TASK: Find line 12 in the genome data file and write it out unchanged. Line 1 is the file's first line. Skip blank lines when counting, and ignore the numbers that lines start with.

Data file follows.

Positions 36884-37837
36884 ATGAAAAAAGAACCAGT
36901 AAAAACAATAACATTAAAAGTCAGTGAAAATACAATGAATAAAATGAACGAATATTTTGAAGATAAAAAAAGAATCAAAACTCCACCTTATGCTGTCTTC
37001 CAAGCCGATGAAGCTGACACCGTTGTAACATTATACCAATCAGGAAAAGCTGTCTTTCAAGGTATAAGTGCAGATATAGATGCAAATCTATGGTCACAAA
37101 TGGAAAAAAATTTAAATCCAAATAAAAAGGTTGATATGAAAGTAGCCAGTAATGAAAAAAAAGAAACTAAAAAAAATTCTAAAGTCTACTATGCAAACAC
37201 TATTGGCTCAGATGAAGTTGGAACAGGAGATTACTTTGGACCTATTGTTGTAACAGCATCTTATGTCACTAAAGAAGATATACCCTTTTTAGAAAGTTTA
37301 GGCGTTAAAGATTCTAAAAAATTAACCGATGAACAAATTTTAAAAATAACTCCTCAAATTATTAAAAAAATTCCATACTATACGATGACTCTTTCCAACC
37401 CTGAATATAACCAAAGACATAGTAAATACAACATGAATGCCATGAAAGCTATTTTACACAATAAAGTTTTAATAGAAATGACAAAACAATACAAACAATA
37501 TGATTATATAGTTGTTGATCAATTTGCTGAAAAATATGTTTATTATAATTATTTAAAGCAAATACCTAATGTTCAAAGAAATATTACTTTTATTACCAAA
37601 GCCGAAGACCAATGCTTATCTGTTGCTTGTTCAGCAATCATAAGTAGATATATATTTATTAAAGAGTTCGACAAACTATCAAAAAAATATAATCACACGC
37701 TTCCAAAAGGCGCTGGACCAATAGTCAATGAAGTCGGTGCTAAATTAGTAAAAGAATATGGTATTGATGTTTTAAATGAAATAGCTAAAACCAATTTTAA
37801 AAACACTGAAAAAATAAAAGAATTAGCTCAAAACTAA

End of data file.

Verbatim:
37801 AAACACTGAAAAAATAAAAGAATTAGCTCAAAACTAA